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Is Your 529 College-Savings Plan Charging Too Much?

Morningstar does a deep dive on fees.

Kalin Liu, 10/16/2012

Age-based options are some of the most popular 529 college-savings plan investments, so their costs have an impact on millions of college savers nationwide. These investments automatically adjust the asset allocation of your savings, becoming more conservative as your child or grandchild gets closer to starting college. The options' simplicity makes them understandably appealing, but their fees are harder to assess. These options can be actively managed, entirely indexed, or a blend of the two. Some plans require you to enroll on your own, while others are sold through financial advisors. All of these factors affect the price you pay, making it hard to compare fees and know whether you're paying a fair price.

Slicing and Dicing
Morningstar sorted 529 age-based options into six buckets to better understand whether the age-based options were competitively priced relative to peers with similar investment strategies and distribution. We categorized these options as either passively managed, actively managed, or a blend of the two. We defined passive as having more than 80% of assets in index funds, and active as having more than 80% in non-index funds. Blend options have more than 20% but less than 80% of assets in index funds. We also split up advisor-sold and direct-sold investments to get six groups total. To keep the data manageable, we only looked at the investments targeted for 10-year-olds.

Age-based options tend to have a mix of stocks and bonds, but the mix isn't the same across plans, and some plans have several choices for 10-year-olds, each with its own asset allocation. Generally, more bond- and cash-heavy investments for older children cost less, while more equity-heavy investments for younger children cost more.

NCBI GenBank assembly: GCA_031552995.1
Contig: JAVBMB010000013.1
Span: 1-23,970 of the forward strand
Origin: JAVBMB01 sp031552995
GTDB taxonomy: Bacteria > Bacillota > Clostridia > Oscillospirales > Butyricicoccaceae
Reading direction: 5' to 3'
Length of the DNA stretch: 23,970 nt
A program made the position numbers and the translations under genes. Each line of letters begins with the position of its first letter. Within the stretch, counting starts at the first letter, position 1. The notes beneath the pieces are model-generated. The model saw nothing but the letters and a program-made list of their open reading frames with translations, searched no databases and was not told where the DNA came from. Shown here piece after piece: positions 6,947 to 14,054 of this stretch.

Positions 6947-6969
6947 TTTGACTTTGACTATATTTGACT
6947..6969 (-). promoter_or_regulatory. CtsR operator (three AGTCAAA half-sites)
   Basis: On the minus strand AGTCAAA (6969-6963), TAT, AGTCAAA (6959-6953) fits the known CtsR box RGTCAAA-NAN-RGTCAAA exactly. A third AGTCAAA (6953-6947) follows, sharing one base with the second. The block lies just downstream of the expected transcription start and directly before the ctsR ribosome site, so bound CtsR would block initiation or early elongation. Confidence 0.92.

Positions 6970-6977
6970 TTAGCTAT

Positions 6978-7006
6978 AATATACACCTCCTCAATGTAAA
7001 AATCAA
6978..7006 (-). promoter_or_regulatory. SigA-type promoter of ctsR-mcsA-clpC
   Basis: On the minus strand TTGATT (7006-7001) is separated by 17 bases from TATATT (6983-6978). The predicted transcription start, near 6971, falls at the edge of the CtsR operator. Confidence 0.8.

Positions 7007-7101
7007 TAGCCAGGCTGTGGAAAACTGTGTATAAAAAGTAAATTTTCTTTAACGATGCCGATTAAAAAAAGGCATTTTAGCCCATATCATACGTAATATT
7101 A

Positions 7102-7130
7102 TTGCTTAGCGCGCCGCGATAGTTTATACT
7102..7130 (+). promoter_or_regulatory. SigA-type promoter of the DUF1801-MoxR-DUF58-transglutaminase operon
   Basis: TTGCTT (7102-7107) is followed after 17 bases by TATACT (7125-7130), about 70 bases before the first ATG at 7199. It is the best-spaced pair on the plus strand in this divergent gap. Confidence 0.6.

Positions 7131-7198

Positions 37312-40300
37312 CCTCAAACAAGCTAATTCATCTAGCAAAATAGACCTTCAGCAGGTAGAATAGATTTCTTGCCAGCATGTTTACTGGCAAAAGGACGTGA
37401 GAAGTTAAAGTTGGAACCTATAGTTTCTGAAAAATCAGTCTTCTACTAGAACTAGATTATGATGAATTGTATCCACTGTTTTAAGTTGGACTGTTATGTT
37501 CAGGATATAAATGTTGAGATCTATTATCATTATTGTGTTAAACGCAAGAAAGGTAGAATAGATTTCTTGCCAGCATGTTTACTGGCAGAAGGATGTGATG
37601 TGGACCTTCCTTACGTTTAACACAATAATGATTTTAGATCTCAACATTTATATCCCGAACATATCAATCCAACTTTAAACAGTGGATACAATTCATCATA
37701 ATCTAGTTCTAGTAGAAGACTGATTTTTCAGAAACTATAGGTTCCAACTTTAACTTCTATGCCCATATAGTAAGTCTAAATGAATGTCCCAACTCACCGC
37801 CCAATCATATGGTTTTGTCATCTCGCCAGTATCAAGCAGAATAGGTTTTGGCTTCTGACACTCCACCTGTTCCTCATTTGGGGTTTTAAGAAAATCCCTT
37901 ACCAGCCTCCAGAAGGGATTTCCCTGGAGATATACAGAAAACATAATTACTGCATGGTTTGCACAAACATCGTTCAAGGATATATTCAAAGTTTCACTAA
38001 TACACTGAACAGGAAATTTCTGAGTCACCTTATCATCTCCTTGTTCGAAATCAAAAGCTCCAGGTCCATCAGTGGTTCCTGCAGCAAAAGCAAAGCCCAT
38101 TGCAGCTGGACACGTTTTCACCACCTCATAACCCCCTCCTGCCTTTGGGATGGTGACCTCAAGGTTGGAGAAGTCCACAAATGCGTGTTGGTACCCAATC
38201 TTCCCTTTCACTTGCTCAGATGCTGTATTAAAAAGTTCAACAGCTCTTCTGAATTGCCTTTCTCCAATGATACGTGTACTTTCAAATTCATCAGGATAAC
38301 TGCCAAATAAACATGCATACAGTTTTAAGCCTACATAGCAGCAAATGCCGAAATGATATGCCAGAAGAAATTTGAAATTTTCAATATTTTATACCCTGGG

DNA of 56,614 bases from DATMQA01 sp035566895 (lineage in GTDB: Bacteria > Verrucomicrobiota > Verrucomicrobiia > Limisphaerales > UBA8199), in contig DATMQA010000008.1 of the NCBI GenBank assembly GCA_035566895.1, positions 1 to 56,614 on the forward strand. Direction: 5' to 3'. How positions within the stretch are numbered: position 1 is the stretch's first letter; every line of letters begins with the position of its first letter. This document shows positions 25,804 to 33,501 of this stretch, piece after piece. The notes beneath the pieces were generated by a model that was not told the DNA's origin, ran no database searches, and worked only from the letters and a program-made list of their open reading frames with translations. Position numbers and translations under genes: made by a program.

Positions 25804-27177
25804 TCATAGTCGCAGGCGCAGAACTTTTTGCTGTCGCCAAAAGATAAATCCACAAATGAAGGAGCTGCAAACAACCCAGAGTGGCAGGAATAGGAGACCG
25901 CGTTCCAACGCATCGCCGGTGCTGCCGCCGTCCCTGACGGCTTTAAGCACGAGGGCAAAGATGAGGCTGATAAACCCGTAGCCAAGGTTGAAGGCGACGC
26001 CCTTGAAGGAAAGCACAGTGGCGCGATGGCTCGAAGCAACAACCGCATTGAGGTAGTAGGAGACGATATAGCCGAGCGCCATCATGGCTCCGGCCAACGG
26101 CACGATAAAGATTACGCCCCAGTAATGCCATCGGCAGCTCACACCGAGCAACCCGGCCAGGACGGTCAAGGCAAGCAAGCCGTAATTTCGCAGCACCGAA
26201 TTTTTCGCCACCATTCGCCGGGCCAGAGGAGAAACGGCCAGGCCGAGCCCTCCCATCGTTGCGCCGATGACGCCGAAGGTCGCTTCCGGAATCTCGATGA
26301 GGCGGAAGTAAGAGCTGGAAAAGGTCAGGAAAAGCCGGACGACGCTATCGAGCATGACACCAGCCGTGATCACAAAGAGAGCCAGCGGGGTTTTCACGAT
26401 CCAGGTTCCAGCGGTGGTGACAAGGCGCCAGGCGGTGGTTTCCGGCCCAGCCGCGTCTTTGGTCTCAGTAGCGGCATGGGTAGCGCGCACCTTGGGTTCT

Among the advisor-sold plans, where plans typically offer a variety of share classes, we only looked at A-shares. These usually carry a front-end load, a sales charge that college savers pay when they first invest.

As the table below shows, we found some huge ranges in price within our groupings. In some cases, the range between the cheapest and the most expensive options in a group was over 1.00%. This difference is important because asset-based expenses eat into college savings every year, so the less you pay the larger your college-savings nest egg becomes.

Passive Doesn't Always Mean Cheap
Although the 529 industry's many direct-sold passively managed investments have similar underlying holdings, their prices vary dramatically. The cheapest passive age-based option, from New York's 529 Program (Direct), costs 0.17%. (Even cheaper options have arrived more recently: Since we ran our study, South Carolina's Future Scholar cut the fee on its indexed age-based options aimed at 10-year-olds to as low as 0.11%.)

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